Terra HP delivers a number of additional benefits for consumers, including an intuitive, easy to use touchscreen display and multiple payment options. ABB has provided charging solutions as part of its drive to promote sustainable mobility since 2010 and has sold more than 6,000 cloud-connected DC fast-chargers around the world for passenger cars and commercial vehicles.


Patrick Free

500 AMPs....That is a lot !!! So far Porsche was teasing 350KW at 800V, headding to 437.5 AMPs that was already a great challenge for cable cooling... In the CCS standard they were pushing to 1000V that could have made 350KW with only 350 Amps that was even easier to cool. 500 Amps I had never heared about it... May be a peak statement or .... ?


Improved cooled cables at 500+ Amps is a strong possibility but it is doable.


Think of it like this: moderate motorway driving consumes about 15 Kw.
Thus, 150Kw charging is 10x charging, 350 Kw is 23x.
Similarly, 3Kw charging is 1/5 charging, and will take 8 hours to fully charge a 24 KwH battery.

(A petrol pump can pump 50 L/minute, petrol contains 34 MJ / L or 1700 MJ/minute or ~ 28 MJ/second, or 28 MW.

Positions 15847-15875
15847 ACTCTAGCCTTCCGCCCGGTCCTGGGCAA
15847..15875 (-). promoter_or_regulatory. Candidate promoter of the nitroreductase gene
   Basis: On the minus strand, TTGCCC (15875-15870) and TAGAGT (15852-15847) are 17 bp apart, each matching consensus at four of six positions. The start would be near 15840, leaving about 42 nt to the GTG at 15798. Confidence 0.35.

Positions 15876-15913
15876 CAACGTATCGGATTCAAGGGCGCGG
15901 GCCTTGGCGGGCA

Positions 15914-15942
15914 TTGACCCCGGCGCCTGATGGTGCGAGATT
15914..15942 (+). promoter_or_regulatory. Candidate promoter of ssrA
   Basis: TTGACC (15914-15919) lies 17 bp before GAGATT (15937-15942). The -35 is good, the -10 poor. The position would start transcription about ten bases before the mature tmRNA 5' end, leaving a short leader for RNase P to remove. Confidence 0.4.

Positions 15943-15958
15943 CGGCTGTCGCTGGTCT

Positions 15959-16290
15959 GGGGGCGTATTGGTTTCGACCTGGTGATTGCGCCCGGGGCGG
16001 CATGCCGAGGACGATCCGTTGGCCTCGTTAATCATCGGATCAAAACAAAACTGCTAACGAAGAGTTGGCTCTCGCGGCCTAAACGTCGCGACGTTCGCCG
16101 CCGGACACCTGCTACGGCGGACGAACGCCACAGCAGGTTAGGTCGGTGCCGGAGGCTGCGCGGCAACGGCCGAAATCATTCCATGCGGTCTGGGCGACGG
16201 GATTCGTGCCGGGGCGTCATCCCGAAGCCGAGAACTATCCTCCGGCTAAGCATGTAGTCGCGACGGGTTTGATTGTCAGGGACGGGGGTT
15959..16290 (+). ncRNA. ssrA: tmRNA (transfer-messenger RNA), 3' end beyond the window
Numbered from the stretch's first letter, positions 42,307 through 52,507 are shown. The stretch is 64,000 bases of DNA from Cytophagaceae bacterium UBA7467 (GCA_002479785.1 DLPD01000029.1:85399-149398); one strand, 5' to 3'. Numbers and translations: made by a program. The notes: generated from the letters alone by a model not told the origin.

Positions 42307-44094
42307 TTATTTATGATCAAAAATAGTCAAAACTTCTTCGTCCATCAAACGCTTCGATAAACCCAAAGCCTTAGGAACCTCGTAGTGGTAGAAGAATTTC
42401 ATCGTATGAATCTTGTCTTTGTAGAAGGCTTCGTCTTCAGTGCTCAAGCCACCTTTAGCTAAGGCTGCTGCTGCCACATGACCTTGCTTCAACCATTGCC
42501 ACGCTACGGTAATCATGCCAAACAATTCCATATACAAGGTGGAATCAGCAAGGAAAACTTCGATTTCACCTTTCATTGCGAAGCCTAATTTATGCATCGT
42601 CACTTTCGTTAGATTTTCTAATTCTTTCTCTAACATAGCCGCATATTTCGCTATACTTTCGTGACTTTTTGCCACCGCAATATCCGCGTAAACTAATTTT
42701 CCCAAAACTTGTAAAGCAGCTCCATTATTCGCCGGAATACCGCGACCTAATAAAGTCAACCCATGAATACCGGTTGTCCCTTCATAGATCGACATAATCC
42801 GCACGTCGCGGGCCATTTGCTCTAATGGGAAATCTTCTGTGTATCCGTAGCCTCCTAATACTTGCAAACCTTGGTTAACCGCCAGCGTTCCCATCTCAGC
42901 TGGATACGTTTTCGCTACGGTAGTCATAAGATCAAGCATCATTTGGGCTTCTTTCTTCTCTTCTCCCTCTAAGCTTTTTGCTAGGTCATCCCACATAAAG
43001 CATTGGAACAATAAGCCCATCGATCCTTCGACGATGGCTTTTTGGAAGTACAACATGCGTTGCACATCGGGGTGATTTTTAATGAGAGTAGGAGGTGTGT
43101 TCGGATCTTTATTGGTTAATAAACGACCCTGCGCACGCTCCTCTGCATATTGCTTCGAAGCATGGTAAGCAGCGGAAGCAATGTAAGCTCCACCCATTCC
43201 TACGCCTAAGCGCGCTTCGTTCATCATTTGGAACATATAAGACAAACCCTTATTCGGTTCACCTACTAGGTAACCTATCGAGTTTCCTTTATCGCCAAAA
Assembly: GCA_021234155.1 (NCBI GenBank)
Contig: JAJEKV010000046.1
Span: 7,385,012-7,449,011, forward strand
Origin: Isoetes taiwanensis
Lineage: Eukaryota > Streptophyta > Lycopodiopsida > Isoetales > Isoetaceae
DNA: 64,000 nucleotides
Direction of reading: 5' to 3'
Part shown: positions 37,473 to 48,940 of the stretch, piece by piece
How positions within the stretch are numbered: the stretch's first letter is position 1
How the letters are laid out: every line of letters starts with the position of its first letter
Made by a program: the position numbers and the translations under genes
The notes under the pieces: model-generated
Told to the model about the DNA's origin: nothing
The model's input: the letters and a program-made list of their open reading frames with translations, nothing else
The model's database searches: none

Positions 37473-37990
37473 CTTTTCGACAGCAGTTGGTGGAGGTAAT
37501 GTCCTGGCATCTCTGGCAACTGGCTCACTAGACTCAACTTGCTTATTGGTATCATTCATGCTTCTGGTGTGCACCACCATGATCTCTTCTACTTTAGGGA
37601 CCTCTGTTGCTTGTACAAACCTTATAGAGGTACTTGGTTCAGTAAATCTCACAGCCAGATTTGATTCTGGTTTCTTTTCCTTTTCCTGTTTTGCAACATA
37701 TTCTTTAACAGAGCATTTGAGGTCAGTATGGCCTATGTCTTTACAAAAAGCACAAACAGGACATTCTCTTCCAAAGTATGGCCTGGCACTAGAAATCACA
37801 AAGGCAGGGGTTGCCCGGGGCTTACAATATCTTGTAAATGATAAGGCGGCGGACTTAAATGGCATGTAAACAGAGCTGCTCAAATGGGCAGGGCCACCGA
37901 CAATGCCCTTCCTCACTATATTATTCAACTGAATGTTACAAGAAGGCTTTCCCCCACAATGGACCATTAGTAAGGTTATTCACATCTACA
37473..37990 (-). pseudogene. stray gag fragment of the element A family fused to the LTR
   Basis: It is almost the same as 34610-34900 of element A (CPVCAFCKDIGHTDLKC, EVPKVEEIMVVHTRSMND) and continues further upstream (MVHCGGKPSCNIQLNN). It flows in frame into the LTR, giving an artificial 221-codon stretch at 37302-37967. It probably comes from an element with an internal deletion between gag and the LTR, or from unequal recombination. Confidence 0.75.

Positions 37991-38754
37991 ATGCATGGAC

If we assume that an EV is 3x more efficient than a gas car, we can drop the effective power to 9.3 Mw, which is ~60 times faster than a 150 KW charger.)

And that is one reason why we still have ICE cars.

Thomas Pedersen

When I'm pumping diesel, I have to stand there waiting in the 45° rain, because too many people were stupid enough to disconnect the nozzle before they drove off.

With electrical 'fueling', I expect I can get back in the car and play games on my phone for 5-10 minutes, or go to the store, while leaving the car unattended, so I can drive 100-230 minutes more.

Huge improvement!

Sheldon Harrison

A 350 KW charger will NOT allow you to go 230 minutes of travel for 10 minutes of charging under real world, typical conditions, especially at the low ambient air temperatures that you describe . At best, a 100 KWH battery would be able to be fully charged in about 20 minutes and it would allow you at the Interstate limit + 5-10 mph speeds that is typical of travel, about 240 minutes of driving. 5 - 10 minutes of charging gives you between 30 and 70 KWH and this is most definitely not 230 minutes of travel at 75+ mph.